Madison’s Favorite Nurses 2012

Meet seven local health care pros who go beyond the call of duty

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How do you find the best nurses in Madison, the ones who go above and beyond the duties of their profession every single day? You ask their patients, colleagues, families and friends who can never say enough about the successful, smart and, of course, compassionate nurses in their lives. After Madison Magazine and WISC-TV3 asked the community to help us find and recognize their favorite nurses in all areas of health care, seven winners emerged from a pool of more than a hundred remarkable and qualified candidates practicing in a wide variety of health care environments and in a diversity of roles within the profession. To be chosen for this honor, Madison’s Favorite Nurses must have been trained in a formal nursing program, and all were vetted by the state Department of Regulation & Licensing. This year, we asked our nurses to tell us, in their own words, what it’s like to work on the frontlines of health care in Madison, Wisconsin. Here are their stories.

Portraits by Narayan Mahon

Denise Cheramy

Nurse Clinician, American Family Children’s Hospital

(pictured above)

What’s the best day you’ve ever had?
There have been many good days that run smoothly and where patients have good outcomes with their procedures. Working side by side with my daughters, who also became surgical nurses, in the operating room stands out as one of the most memorable days in my career.

What I love most about my job ...
I work with doctors who tirelessly strive to improve their care for the precious lives of their patients. The surgeons, anesthesiologists and other professionals inspire me to do the best job I can. Every day presents itself as an opportunity to learn something. My most important role is to care for and support each patient with compassion, as though they were a member of my family.

Nurses are often described as especially compassionate, even angelic. Do you agree?
Patients have a natural fear of surgery, fear of the unknown, or fear of possible disfigurement or even death. And having an anesthetic places a patient in a position of vulnerability. Supporting and connecting with a patient at this vulnerable time is so rewarding, and having a patient tell you that you were their angel is humbling.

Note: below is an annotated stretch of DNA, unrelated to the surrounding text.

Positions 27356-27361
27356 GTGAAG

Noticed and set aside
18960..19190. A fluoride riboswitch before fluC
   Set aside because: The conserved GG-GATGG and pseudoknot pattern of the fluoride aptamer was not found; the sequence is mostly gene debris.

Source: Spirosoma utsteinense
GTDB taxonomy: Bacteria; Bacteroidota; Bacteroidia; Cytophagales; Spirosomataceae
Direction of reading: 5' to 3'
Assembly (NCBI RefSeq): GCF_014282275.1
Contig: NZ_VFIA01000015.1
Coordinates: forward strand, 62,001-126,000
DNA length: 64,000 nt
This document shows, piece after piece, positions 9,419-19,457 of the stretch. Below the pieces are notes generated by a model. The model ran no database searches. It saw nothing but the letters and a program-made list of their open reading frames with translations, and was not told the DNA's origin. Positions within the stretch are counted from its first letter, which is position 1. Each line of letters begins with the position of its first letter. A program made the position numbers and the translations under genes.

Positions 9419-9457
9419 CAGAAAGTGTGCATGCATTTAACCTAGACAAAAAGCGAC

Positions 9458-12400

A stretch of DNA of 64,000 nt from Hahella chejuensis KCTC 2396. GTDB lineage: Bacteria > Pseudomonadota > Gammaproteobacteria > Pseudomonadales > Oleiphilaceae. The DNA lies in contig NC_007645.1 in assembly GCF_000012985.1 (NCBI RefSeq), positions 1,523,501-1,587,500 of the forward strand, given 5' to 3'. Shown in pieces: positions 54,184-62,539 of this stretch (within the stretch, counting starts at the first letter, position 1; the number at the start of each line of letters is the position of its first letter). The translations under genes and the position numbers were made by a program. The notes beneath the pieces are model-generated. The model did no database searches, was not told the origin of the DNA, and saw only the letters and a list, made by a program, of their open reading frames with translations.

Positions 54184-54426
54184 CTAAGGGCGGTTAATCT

Are there common misperceptions about your work?
Some may think operating room nurses are not registered nurses, but we simply have chosen a career path where we care for the patient during surgery. We act as a patient advocate during this scary part of their treatment. We see the whole picture, assisting our team members. And, of course, we communicate with family members as they anxiously await news and updates.

Would you recommend a career in nursing to others?
I would encourage anyone interested in becoming a nurse to spend some time talking to one. Talk to a mentor. Nursing is not just a job; it is a passion. It is a part of who you are. It is a career to be proud of.

Why Denise?

“Denise makes the operating room run smoothly, and on a constant basis. During emergent situations, she is calm, thinks logically and is able to perform her duties under extreme pressure. She is able to adapt quickly to changing circumstances. She performs her duties with skill and grace.”   

Claude Rochon

Assistant Professor, Edgewood College & Nurse Clinician, American Family Children’s Hospital

Describe your path to nursing. 
I am master plumber in the state of Wisconsin and have held the license for thirty years. While a plumber and volunteer EMT in a small northern Wisconsin community, I started taking high school students to South America on medical projects. From this I fell in love with nursing. At the age of forty-five I went to college for the first time in my life. 

What’s the best day you’ve ever had?
I believe that my best days are when I am walking out to my car and I marvel at what I have learned through the action of a child. When many of these children face what seem like insurmountable odds, they smile. Their attitude and courage to find the best in everything and to set such an important example for a nurse to follow are the small things in my job that mean so much.

How do you decompress from a hard day’s work?
I ride my Harley-Davidson motorcycle. The freedom of the road and the wind in my hair allow me to put the daily stress in proper prospective.

Who are your mentors?
In nursing I have two mentors that I value very much. One is a nurse educator; I can ask her anything about work and I value her opinion. She has guided my professional development and advancement. The other I met after hearing her lecture and describe her service-learning trips and it turned into a life of volunteering and coordinating health care missions to Cambodia for me.

Why Claude?

“Claude’s ability to connect with children is unique. He communicates with endless compassion, poise and patience, and he strives to deliver the best care to all his patients. Claude cares for the sickest of the sick. The families under his care need constant communication, reassurance and trust in Claude to do everything in his power to help pull their child through whatever health challenge they may be facing. Claude exceeds these expectations.”

Jane Nelson Worel

Internal Medicine Nurse Practitioner, Meriter Medical Group

Average day on the job for me: